Because the girls are Socs, Ponyboy is uncomfortable with the way Dallas speaks to them. He knows that this is typical behavior for Dallas and even admits that had the Cherry and Marcia been "greaser girls" he would have joined in. Still, the fact that they are Soc girls and they attend his school makes him uncomfortable and reluctant to assist Dally in "talking dirty" to the girls.
Ponyboy's reluctance is further evidence that Ponyboy views the Socs differently than he does himself and the people in his neighborhood. Throughout the novel, he insists that he is just as good as any Soc, but it is obvious that deep down he doesn't feel that way initially. It is possible that he is jealous of the lives the kids on the Westside live. Perhaps after being treated like a second class citizen for so long, he has begun to believe that is what he and the people in his community are. Why else would he show respect to Cherry and Marcia when, according to him, he wouldn't have minded if they were greaser girls.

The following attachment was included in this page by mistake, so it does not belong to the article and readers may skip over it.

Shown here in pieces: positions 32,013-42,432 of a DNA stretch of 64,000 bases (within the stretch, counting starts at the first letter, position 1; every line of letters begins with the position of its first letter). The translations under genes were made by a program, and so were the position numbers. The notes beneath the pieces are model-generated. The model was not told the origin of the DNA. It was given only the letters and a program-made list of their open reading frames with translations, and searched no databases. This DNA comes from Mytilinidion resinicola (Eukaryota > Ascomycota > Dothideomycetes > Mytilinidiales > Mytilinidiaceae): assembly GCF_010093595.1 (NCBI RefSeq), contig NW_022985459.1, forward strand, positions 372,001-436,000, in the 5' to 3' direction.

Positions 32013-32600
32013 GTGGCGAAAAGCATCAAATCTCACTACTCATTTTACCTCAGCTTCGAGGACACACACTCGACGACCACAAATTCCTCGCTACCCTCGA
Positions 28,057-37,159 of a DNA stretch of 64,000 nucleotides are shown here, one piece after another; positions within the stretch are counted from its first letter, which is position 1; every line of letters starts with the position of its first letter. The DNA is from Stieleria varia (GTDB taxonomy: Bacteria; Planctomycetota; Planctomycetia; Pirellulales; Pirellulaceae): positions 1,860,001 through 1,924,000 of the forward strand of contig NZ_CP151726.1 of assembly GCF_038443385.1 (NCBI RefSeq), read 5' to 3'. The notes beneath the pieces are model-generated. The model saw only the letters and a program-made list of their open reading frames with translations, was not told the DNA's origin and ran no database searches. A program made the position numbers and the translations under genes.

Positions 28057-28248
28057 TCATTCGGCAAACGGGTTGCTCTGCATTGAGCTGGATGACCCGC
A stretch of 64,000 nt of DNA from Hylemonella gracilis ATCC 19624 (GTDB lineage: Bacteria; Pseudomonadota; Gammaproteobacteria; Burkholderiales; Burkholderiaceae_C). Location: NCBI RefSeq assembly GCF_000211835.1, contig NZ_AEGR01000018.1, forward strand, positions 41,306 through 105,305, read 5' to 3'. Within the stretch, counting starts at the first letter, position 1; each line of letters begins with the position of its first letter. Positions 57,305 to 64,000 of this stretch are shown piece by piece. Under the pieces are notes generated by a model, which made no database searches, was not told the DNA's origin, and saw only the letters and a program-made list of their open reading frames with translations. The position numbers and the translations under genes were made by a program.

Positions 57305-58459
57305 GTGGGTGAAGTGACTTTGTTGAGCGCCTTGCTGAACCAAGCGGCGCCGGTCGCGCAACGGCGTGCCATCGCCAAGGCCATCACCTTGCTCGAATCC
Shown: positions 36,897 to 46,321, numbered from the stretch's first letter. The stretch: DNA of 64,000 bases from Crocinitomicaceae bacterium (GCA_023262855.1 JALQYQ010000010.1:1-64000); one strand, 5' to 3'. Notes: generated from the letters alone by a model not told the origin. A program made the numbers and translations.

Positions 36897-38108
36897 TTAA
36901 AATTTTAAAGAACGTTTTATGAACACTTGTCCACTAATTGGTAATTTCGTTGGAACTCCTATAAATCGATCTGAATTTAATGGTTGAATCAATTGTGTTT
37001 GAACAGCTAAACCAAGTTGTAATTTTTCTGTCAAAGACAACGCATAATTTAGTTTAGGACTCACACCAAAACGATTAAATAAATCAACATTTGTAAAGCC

In S. E. Hinton's novel "The Outsiders," the theme is the division of class. Ponyboy is a "Greaser" and the girls, Cherry and Marcia are "Socs." When they were at the drive-in Dally begins to give the girls a hard time. He is insulting and rude. Ponyboy doesn't approve of this because, even though he is a "Greaser" he is a good kid. He goes to school with these girls and doesn't hold any type of grudge against them. He is very old fashioned and believes people should be treated with respect unless they disrespect him. He is too afraid of Dally to tell him to stop, but Johnny tells Darry to stop, and when Dally leaves Ponyboy and Johnny end up sitting with the girls.